Feb 27 2013 by Ian Bunting, Airdrie & Coatbridge Advertiser
Hansel & Gretel: Witch Hunters
Oh dear. It’s hard to imagine the Brothers Grimm being very pleased by the treatment their classic fairy tale gets here.
In writer and director Tommy Wirkola’s spin on the traditional story, Hansel (Jeremy Renner) and Gretel (Gemma Arterton) are now bounty hunters tracking and killing various creatures.
The movie is in a similar vein to 2004’s Van Helsing and last year’s Abraham Lincoln: Vampire Hunter but even they had Hugh Jackman in a cool hat, Kate Beckinsale in a corset and a creative take on what America’s sixteenth President got up to in his spare time.
Norwegian Wirkola directed the bizarre but entertaining Nazi zombie flick Dead Snow but his English language debut gets lost in translation.
An opening scene focuses on the old fable before the credits show drawings of Hansel and Gretel’s adventures, but these and future discussions about unseen monster battles sound much more interesting than the tale we’re told.
Wirkola can’t seem to settle on what type of film he wanted to make. On one hand, Hansel and Gretel casually curse here and there and blood spurts at the screen as body parts are severed and entrails drop to the floor.
But this mixes in with a cutesy CGI troll, Hansel and Gretel ‘super fan’ Ben (Thomas Mann) and half-hearted attempts at romance as he struggles to fill even the slight 80-minute running time.
Hansel is lumbered with love interest Mina (Pihla Viitala) in an underdeveloped shoehorned attempt to add the sexual sparks the brother/sister relationship between the leads was unable to offer.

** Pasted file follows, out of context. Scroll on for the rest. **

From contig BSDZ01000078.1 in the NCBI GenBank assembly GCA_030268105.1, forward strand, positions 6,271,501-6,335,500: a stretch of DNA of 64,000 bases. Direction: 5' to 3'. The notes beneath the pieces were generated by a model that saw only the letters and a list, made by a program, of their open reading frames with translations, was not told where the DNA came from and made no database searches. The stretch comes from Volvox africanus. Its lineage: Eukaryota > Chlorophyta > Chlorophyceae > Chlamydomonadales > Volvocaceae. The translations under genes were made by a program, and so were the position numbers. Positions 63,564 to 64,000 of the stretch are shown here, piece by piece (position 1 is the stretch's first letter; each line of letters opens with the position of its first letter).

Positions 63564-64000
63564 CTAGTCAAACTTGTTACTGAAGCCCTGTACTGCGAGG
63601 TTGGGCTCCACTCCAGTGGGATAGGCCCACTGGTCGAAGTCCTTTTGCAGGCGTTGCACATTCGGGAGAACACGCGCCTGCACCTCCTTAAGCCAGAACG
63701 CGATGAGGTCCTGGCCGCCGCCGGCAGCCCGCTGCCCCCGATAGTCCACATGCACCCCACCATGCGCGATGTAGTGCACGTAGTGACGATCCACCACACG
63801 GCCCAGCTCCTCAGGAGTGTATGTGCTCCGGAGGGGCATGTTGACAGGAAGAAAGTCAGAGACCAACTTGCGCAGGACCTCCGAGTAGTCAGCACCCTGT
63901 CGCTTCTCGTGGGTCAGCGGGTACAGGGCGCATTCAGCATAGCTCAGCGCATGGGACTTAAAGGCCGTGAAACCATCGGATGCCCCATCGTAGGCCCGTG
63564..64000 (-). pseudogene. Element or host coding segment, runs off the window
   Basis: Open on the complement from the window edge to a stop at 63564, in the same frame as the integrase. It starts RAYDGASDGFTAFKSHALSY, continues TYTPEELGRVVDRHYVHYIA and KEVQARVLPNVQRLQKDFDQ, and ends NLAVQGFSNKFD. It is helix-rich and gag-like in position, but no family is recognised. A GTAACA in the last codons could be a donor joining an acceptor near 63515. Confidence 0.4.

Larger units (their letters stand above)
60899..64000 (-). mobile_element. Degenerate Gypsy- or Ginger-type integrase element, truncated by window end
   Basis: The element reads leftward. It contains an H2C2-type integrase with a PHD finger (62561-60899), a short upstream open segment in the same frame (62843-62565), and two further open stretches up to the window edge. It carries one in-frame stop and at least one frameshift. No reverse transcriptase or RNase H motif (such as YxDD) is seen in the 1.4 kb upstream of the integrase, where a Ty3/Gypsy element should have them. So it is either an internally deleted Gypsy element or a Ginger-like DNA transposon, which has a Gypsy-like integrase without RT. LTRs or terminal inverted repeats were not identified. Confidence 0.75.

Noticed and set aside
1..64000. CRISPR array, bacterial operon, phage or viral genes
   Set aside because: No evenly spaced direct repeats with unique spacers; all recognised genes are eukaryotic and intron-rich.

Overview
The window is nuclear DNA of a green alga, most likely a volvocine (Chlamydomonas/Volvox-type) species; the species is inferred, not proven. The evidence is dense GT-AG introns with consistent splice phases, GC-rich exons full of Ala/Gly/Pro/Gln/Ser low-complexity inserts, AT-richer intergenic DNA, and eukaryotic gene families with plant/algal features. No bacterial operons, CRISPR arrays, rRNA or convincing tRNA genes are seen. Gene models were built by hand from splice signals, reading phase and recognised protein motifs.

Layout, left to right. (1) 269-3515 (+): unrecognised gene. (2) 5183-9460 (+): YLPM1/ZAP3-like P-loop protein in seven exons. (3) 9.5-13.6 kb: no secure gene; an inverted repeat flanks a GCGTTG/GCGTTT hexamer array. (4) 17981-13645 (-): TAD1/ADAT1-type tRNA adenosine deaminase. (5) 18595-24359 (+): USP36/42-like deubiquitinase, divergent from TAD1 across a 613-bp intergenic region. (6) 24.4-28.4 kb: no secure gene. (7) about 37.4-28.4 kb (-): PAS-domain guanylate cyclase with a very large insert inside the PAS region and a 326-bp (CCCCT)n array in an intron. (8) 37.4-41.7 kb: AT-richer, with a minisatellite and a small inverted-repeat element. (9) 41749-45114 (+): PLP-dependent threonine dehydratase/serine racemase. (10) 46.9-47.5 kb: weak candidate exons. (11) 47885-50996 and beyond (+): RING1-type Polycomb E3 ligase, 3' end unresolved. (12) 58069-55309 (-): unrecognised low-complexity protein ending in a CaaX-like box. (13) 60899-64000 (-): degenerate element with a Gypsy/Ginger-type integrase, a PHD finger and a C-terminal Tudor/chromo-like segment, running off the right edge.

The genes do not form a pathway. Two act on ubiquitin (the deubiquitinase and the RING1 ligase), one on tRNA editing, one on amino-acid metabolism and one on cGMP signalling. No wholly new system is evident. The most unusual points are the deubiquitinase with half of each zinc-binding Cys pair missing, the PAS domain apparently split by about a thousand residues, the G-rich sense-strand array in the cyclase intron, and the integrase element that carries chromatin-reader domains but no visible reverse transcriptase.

Apart from the odd quip from Hansel and hi-jinks involving a typically manic Peter Stormare (Sheriff Berringer), it’s a humourless affair.
Wirkola’s action sequences don’t cut the mustard either, with a second battle between our lead duo and a witch virtually identical to the first and people lazily getting crushed repeatedly by a whole host of objects.
Both Arterton and Renner deserve better. Quality performances in The Disappearance of Alice Creed and Tamara Drewe prove Arterton shouldn’t be messing about in duds like this.
After the mediocre The Bourne Legacy, Renner needs to watch himself too or the goodwill created from ace turns in Avengers Assemble, The Town and The Hurt Locker could soon disappear faster than Usain Bolt in a 100-metre race.
Both are fine but that’s it, and Arterton’s constantly in trouble Gretel is no a**-kicking heroine.
Fanke Janssen’s villainess spends most of the film looking like a grown-up Linda Blair in The Exorcist, without the chilling menace.
Don’t be lured into the witch’s den by the eye candy of Arterton and Renner as you’ll be left wishing all involved in this production had been shoved into an oven.